Everybody Loves Our Town: An Oral History of Grunge
Kurt Cobain’s untimely death, though hardly unexpected, was a defining moment in our early adolescence and to this day we are overcome with nostalgia whenever we catch the opening riffs of “Smells Like Teen Spirit” or Pearl Jam’s “Jeremy.” As soon as Mark Yarm’s highly anticipated history of the grunge era, Everybody Loves Our Town, hit bookstores we eagerly picked up a copy and lost ourselves in this captivating and complex account of a cultural moment that was so integral to our youth. Yarm, a former senior editor at Blender, follows the history of grunge – a moniker universally despised by those it was used to describe – and its rise from the cultural backwater of Washington State to the most popular style of music in the world. Borrowing the approach used by Legs McNeil and Gillian McCain in their definitive history of the Punk era, Please Kill Me, Yarm abstained from editorializing and instead compiled an oral history based on more than 250 interviews that he conducted with the major and minor players and hangers-on.
Everybody Loves Our Town traces the origins of the scene to Bruce Pavitt’s fanzine, and later record label, Sub Pop which he began in 1979 and would later have the distinction of first signing Nirvana, Soundgarden, and Mudhoney. Beginning with the influential, though largely forgotten, U-Men in the early 1980s, Yarm affords almost equal attention to the bands that became household names – Nirvana, Pearl Jam, Soundgarden, Alice In Chains – and those that would toil in relative obscurity – L7, The Melvins, Mudhoney. The result is a riveting behind-the-scenes glimpse into era-defining recording sessions, disputes that would end careers, and the drug addictions that would claim the lives of many participants.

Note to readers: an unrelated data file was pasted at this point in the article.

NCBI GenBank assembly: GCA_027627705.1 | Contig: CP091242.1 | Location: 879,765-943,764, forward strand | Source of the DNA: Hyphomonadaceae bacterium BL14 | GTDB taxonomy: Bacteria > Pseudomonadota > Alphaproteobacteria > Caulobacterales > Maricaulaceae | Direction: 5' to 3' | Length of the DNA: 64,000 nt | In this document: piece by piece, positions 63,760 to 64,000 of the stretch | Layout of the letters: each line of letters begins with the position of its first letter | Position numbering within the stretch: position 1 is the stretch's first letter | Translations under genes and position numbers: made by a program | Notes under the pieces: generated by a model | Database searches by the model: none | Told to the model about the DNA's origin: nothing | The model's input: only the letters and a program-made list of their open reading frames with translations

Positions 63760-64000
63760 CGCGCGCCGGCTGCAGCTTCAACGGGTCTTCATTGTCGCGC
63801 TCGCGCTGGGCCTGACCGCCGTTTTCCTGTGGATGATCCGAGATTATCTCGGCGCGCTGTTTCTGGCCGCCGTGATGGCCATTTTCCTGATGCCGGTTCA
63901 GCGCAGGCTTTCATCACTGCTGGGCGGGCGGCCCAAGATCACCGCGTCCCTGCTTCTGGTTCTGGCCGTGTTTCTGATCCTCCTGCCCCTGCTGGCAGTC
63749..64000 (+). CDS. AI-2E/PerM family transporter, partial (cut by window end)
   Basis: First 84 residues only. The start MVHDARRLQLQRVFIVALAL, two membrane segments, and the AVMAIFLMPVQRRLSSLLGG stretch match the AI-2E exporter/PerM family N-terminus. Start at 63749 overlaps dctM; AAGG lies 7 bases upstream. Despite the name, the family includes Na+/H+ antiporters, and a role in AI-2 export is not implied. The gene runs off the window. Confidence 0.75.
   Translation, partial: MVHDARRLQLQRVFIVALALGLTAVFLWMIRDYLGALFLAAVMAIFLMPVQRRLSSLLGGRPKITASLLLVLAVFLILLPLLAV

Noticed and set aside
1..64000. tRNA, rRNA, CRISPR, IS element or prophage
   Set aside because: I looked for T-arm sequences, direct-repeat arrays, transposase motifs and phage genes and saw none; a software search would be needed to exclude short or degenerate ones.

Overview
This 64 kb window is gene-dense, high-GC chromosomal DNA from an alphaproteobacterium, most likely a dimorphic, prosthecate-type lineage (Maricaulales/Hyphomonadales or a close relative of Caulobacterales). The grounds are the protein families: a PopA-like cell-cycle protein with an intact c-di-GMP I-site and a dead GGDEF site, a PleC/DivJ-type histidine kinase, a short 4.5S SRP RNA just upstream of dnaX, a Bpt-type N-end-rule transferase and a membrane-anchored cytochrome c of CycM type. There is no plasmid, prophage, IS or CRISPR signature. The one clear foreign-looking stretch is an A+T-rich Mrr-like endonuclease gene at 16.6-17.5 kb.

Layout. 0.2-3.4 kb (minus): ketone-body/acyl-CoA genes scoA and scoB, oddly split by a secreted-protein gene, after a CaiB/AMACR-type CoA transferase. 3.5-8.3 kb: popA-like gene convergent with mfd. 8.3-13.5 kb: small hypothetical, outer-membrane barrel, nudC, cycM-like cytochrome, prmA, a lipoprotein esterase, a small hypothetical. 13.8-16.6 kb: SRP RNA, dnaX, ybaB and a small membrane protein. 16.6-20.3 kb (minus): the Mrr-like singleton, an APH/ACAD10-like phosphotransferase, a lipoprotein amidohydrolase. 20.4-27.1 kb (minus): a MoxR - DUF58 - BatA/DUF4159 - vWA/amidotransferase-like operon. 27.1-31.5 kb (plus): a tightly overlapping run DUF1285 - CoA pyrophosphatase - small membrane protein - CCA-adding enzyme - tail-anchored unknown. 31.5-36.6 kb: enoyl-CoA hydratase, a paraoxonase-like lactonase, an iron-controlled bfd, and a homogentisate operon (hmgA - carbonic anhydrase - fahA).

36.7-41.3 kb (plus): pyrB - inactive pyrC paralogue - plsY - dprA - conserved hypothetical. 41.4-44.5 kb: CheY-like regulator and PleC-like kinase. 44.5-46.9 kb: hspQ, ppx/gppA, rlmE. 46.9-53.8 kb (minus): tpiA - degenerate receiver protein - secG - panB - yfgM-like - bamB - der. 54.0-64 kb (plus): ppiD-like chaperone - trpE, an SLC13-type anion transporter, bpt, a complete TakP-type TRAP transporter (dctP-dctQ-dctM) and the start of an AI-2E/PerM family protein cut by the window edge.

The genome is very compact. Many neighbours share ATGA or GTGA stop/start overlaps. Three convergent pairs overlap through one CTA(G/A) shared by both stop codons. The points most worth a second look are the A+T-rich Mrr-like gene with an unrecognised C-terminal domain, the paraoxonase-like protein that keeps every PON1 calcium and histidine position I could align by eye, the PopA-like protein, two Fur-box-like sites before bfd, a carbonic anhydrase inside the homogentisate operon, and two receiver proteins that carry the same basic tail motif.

Yarm deftly edits the rambling, convoluted, yet always fascinating accounts into a coherent narrative, which is no easy feat. Especially when dealing with a cast of characters whose heavy drug use has made their memories impenetrable and unreliable, and whose accounts are compromised by the dictates of ego, fame, and decades-old animosity. In fact, the most interesting moments of Everybody Loves Our Town emerge when Yarm weaves together a number of interpretations of the same event or conversation that differ greatly, those instances when the story becomes muddled and it is impossible for the reader to know who to believe. Everybody Loves Our Town is an enormous 500-page book, yet we plowed through it quickly, eager to find out what happened next. Somehow knowing how it all ends doesn’t make the narrative itself any less compelling.
A soundtrack is essential when reading this book, so we have assembled a list of our favourite tracks of the era to accompany your reading experience:
Nirvana – “Come As You Are”
Pearl Jam – “Nothingman”
L7 – “Pretend We’re Dead”
Alice In Chains – “Would?”
Soundgarden – “Spoonman”
Mudhoney – “Suck You Dry”
Nirvana – “Pennyroyal Tea”
Screaming Trees – “Nearly Lost You”
Soundgarden – “Outshined”
Alice In Chains – “Rooster”
Mother Love Bone – “Chloe Dancer/Crown of Thorns”
Temple of the Day – “Hunger Strike”
Hole – “Doll Parts”
Pearl Jam – “Yellow Ledbetter”